Tuesday, 14 August 2012

Man's best friend?

Recently I was persuaded to look after a small cocker spaniel whilst his owners went on holiday. The thought of twice daily short purposeful walks in the local countryside was quite attractive and all his food had been provided so no difficult shopping decisions were involved.

His bag of dried pelleted food was in fact huge. In contrast the scoop for the twice daily ration was rather modest, being around the equivalent of a half pint mug. But what happens to that dehydrated food inside the dog? How is it possible that his internal organs can produce so much waste material - so regularly? Within minutes of feeding the conveyor belt went into action. So it became a race to get the lead on and out of the house within minutes of the last noisy slurp from the water bowl - not forgetting the need for at least two small plastic bags in the pocket. So much for gentle walks with the dog!

In the house he revealed another side to his nature, one of totally loyalty and fascination with my every move - every single move. I discovered the meaning of "dogging my footsteps" with a vengeance. Movements around the kitchen, especially with hot pans, became a challenge. Off to the garage for a screwdriver? I had a friend checking every corner and shelf. Into the greenhouse for tomatoes? Quick scent checks of all the contents seemed to be the order of the day. What about mowing the lawn - surely he would just settle in a corner and watch? No chance. The occasional ball of grass cuttings looked appetising, as did tree branches and other debris on the vegetable patch. I had planned to harvest some potatoes but thought better of it. Pulling out weeds suddenly seemed to be setting a bad example.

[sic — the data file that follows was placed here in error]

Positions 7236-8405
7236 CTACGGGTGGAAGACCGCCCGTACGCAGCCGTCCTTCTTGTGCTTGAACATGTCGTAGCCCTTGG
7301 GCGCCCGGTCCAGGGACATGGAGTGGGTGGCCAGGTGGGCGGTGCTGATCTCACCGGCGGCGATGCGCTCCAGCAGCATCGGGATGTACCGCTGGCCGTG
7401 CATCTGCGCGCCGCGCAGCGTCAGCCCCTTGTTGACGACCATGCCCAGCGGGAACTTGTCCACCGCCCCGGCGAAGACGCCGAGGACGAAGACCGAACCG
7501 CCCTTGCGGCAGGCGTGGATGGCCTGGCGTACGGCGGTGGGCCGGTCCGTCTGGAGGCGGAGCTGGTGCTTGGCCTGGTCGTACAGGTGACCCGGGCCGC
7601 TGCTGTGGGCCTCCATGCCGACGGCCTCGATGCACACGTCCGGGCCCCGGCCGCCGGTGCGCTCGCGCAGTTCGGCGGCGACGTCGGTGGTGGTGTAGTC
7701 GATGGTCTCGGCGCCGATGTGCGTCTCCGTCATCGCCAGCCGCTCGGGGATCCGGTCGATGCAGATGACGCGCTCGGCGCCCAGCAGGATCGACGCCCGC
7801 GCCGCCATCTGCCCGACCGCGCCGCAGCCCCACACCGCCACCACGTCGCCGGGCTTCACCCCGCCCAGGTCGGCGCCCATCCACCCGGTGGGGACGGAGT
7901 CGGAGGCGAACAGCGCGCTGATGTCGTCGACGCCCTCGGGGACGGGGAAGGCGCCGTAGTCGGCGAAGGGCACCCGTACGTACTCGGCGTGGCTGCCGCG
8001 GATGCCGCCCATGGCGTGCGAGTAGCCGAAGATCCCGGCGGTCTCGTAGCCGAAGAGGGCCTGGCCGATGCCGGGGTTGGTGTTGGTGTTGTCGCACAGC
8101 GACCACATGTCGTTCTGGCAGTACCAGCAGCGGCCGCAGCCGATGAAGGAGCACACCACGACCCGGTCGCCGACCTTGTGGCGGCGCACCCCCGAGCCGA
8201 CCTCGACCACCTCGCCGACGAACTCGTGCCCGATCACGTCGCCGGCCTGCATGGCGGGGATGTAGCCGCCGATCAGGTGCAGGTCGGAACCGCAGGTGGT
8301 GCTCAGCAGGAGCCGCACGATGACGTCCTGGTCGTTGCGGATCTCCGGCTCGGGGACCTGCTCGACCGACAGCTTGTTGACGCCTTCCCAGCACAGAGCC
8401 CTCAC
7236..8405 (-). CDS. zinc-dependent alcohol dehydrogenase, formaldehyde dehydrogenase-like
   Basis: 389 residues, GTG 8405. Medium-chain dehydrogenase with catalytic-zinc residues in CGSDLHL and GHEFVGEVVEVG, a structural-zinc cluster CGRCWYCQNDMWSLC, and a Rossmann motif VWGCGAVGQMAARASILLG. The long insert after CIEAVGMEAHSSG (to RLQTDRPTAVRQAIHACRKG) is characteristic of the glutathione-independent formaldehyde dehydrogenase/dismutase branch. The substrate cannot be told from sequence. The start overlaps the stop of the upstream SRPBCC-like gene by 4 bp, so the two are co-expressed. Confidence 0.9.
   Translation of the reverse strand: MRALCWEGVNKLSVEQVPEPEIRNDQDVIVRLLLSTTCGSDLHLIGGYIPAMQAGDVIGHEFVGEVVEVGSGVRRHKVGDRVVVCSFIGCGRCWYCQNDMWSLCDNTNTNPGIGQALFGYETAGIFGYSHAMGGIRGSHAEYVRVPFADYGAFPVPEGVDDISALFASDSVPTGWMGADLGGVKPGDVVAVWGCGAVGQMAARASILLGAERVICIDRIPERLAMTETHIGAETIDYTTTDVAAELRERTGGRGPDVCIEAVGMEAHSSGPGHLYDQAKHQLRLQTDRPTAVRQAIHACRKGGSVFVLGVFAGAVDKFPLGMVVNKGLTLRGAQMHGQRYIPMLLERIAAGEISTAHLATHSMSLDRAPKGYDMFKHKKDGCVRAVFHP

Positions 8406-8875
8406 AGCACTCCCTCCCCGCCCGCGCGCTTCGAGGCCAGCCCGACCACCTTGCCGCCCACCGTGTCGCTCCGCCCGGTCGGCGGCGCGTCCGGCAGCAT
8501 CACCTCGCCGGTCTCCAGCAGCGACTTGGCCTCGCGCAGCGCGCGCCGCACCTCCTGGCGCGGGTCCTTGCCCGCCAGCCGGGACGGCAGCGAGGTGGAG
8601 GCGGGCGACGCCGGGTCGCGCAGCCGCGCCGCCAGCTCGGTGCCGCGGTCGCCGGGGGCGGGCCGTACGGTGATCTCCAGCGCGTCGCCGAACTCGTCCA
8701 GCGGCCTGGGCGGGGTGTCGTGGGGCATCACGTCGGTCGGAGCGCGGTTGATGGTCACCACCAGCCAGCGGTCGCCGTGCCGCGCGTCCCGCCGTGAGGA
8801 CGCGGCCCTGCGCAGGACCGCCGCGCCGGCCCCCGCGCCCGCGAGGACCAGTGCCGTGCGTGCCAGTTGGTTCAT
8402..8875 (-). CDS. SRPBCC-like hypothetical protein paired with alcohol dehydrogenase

In the evening I  had a full and frank discussion about possession of the easy chair and we came to an agreement about not nudging small tables containing food and drink. It was agreed that computer leads could be crossed, with care! In return, Dog was allowed to bark (once)  in welcome of visitors and stretch out either on a dog duvet or in his basket. He was also allowed - in fact encouraged - to sleep contentedly for periods of the day, provided that he also slept at night - a time period that had to last until at least 07.00. because paws on wooden stairs can be deafening and also signify yet another un-successful man-made stair barrier.

So we settled into a mutually acceptable routine.

 He could do as he pleased and I would fit in. I just had no answer to his trump card - a facial expression that knew exactly how to tweak the heartstrings.

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